The impact of antibiotics on growth in children in low and middle income countries
Systematic review and meta-analysis of randomised controlled trial
According to recent data from the World Health Organization, about 6.6 million children worldwide died before their 5th birthday in 2012, with the United Kingdom accounting for 4065 deaths.1 This represents a remarkable 45% reduction from almost 12 million deaths in 1990.2 There are multiple risk factors for early child mortality, including infection, poor sanitation, and hygiene, but it is estimated that malnutrition underlies one third of these deaths. Researchers are slowly unravelling the links between subclinical infection, chronic enteropathy, and growth failure among children in low and middle income countries.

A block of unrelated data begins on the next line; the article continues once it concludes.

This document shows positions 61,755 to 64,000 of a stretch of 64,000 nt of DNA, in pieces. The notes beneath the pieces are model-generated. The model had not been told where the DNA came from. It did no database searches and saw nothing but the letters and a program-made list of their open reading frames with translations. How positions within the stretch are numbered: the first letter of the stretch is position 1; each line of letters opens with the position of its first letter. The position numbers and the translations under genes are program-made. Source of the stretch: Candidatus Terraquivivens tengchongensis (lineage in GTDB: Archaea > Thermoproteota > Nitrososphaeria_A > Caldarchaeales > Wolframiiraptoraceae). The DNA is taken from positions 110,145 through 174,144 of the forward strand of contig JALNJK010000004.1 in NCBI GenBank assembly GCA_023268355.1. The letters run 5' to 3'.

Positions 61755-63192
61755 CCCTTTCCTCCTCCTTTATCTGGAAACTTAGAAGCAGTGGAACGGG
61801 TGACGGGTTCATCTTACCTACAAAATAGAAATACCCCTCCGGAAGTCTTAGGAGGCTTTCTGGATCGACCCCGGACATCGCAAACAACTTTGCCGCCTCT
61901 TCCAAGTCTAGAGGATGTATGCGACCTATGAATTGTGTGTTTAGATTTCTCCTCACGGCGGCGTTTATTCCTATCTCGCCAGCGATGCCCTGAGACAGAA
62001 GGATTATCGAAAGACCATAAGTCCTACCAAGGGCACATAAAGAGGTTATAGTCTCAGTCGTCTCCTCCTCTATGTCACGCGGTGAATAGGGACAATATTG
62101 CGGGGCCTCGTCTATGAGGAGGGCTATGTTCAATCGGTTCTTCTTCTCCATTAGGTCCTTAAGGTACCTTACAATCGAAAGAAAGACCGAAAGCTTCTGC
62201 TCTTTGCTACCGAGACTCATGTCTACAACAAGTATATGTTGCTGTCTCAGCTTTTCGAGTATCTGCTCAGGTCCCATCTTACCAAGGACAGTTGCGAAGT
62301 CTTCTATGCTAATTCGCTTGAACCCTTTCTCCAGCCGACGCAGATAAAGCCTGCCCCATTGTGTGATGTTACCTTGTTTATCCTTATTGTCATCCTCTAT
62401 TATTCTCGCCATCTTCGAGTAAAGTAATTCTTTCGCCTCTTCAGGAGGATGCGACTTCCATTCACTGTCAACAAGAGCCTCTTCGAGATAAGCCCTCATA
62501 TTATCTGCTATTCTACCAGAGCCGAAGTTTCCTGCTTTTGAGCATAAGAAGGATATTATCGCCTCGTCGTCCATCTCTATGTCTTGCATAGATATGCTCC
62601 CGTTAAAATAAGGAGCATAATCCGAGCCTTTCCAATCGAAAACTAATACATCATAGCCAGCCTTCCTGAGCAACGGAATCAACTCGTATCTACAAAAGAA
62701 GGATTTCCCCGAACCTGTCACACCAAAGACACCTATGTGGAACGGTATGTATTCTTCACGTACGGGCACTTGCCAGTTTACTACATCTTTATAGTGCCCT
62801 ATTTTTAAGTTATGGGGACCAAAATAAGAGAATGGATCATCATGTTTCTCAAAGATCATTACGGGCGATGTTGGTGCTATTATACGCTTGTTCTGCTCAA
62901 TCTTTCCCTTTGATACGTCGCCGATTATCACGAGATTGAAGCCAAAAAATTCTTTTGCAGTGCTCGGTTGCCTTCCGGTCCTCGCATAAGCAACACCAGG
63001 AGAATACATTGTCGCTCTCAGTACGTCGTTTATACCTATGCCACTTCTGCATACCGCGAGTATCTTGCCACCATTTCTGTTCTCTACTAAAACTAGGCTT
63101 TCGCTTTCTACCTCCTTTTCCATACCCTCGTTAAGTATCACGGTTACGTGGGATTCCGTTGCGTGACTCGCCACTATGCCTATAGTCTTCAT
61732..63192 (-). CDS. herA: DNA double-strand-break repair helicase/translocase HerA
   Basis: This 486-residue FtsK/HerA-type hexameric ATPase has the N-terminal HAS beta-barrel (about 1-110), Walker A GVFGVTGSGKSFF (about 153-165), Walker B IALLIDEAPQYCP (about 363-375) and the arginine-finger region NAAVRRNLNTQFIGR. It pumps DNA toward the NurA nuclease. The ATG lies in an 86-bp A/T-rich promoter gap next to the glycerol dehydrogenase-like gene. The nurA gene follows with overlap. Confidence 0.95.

To develop new hypotheses doctors and researchers have turned to practices used in the food industry, where poor sanitation and hygiene are known to impair growth. Farmers often supplement animal feeds with low dose broad spectrum antibiotics to improve meat yields. But would the same strategy work for human growth? Antibiotics have variable effects on growth, but are currently